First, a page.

When Charlie Company crossed the border, its troops couldn’t imagine they would be the very last unit out—or the fate that awaited them.
After three days beating the bush in Bu Dop and finding nothing but deserted jungle, I got a radio call on April 29, 1970, from battalion commander Lieutenant Colonel Rick Ordway. He told me do something I didn’t often do: “Go to the green box”—code for secure voice communications. My radio operator (RTO), Specialist Merle “Denny” Dentino, inserted a KY-38 encryption device into his PRC-77 radio, which turned our conversation into gobbledygook to any eavesdroppers.
“The company is to be picked up tomorrow morning at 0800 hours,” Ordway said.
“What is this all about, sir?” I asked, curious why he wanted us out after only three days.
Even with secure voice transmission, Ordway wasn’t talking. “I’ll brief you when you get back to Fire Support Base Buttons tomorrow.” This must be big, I thought.
I had taken command of Charlie Company in January, and for four months we operated along the Cambodian border in Phouc Long Province, a sparsely populated jungle area 75 miles northeast of Saigon. As one of four rifle companies in the 1st Battalion, 12th Cavalry Regiment of the 1st Cavalry Division (Airmobile), we settled into a routine that seldom changed. We’d spend 25 to 35 days on search and destroy missions in the jungle, and then return to the battalion firebase to pull security for seven days before hitting the jungle again.
It was almost 4 p.m., so I had the men unsaddle and prepare to bed down for the night. The mysterious call ignited a wildfire of speculation among the troops. “Is the war over?” “Are we headed for a major battle raging somewhere?” We all tried to sleep, but with the nagging uncertainty of what tomorrow would bring, we had little success.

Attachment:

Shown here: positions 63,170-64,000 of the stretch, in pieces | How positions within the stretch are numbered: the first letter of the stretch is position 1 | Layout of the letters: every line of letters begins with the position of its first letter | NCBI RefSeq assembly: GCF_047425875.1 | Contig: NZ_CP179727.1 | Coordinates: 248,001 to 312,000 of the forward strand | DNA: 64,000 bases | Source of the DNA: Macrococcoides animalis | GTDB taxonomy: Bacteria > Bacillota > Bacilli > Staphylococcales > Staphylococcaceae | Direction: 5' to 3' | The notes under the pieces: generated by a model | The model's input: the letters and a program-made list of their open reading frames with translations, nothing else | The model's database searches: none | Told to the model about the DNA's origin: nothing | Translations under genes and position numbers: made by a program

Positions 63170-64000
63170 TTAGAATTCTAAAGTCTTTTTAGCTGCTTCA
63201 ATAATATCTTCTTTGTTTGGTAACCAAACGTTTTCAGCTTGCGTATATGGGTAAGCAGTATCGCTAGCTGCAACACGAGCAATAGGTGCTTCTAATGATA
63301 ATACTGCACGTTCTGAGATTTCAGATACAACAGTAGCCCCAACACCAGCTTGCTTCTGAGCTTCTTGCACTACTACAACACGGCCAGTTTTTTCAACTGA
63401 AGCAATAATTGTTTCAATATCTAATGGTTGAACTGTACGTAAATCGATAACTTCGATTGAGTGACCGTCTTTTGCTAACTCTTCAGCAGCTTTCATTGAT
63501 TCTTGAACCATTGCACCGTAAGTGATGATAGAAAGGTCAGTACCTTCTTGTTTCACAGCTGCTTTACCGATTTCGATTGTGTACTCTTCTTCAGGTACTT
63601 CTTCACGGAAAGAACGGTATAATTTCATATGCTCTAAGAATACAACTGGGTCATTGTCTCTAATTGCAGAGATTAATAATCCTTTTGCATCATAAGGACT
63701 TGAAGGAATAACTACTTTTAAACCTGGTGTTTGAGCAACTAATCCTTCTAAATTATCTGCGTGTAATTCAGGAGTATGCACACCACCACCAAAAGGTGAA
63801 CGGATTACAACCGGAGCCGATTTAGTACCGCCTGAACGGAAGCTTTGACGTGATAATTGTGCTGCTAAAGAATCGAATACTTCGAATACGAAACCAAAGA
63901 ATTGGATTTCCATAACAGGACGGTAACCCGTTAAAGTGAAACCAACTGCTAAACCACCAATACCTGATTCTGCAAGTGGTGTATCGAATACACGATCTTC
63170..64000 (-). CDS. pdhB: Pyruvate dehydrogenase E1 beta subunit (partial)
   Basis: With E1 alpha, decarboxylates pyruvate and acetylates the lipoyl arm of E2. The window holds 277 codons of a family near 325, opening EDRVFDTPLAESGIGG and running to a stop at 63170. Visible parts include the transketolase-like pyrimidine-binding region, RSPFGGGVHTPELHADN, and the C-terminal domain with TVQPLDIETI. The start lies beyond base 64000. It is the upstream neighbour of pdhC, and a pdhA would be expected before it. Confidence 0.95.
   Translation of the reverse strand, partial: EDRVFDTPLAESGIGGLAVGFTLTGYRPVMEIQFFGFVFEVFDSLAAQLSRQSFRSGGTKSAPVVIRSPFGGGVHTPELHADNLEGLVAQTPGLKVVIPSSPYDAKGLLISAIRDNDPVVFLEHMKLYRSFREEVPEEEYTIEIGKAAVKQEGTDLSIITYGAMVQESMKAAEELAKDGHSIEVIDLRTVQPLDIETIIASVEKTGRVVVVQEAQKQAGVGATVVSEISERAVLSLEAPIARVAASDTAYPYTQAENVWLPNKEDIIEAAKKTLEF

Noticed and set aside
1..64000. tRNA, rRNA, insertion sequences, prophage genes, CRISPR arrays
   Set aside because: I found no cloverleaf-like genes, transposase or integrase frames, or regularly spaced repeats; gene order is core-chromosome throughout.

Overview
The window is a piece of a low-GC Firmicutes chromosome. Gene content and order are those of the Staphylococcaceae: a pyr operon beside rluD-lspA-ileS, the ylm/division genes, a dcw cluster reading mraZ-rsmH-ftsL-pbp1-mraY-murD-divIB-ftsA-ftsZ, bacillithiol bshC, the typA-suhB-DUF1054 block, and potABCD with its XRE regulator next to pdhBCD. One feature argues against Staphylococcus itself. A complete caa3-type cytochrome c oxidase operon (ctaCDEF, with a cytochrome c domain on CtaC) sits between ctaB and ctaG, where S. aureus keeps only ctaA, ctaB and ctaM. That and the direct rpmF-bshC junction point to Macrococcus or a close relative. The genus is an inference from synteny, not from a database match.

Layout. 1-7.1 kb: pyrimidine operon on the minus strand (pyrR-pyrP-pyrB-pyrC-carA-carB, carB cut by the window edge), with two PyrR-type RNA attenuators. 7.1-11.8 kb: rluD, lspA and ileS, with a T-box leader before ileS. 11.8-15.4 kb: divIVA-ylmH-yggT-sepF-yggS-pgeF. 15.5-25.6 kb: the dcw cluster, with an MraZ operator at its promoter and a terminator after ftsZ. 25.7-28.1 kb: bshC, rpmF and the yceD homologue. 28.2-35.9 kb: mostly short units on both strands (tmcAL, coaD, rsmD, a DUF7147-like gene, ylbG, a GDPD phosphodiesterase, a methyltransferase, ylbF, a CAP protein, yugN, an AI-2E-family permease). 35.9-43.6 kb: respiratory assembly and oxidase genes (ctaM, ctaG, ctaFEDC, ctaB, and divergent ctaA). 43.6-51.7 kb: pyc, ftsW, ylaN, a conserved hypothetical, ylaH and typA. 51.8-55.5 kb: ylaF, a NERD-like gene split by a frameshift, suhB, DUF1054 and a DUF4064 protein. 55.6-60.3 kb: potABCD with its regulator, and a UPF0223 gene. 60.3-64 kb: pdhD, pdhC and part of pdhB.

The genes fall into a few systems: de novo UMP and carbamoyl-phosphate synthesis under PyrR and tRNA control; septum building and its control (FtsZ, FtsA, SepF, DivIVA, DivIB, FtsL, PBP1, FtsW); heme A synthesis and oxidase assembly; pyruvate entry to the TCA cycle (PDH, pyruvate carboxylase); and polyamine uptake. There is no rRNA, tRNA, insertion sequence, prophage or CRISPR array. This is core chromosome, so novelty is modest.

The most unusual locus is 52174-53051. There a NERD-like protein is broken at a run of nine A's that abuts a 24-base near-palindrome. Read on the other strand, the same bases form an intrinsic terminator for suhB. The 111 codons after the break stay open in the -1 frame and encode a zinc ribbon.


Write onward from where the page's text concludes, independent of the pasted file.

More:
At sunrise we wolfed down C-rations, packed up and started humping two miles through the jungle to the pickup zone. The heat and humidity were unbearable even this early, but we were pumped and got there 15 minutes before the scheduled extraction. The sound of helicopters finally broke through the quiet at about 10 a.m.
During the 15-minute flight to Song Be, we could see a giant red dust cloud rising from Fire Support Base (FSB) Buttons, created by swarms of C-130 cargo planes and CH-47 and Huey helicopters landing and taking off. There was no longer any doubt that we were embarking on a massive operation; we just didn’t know what or where it was.
As we jumped out of the helicopters, the executive officer on the ground, squinting through the red cloud, yelled at me over a cacophony of engines: “You are the last company to come in, Six! I’ll take the men back to the company area. You go to the battalion tactical operations center and wait for a briefing.”
“Do you know what’s going on?” I shouted.
“Not a clue,” he shrugged.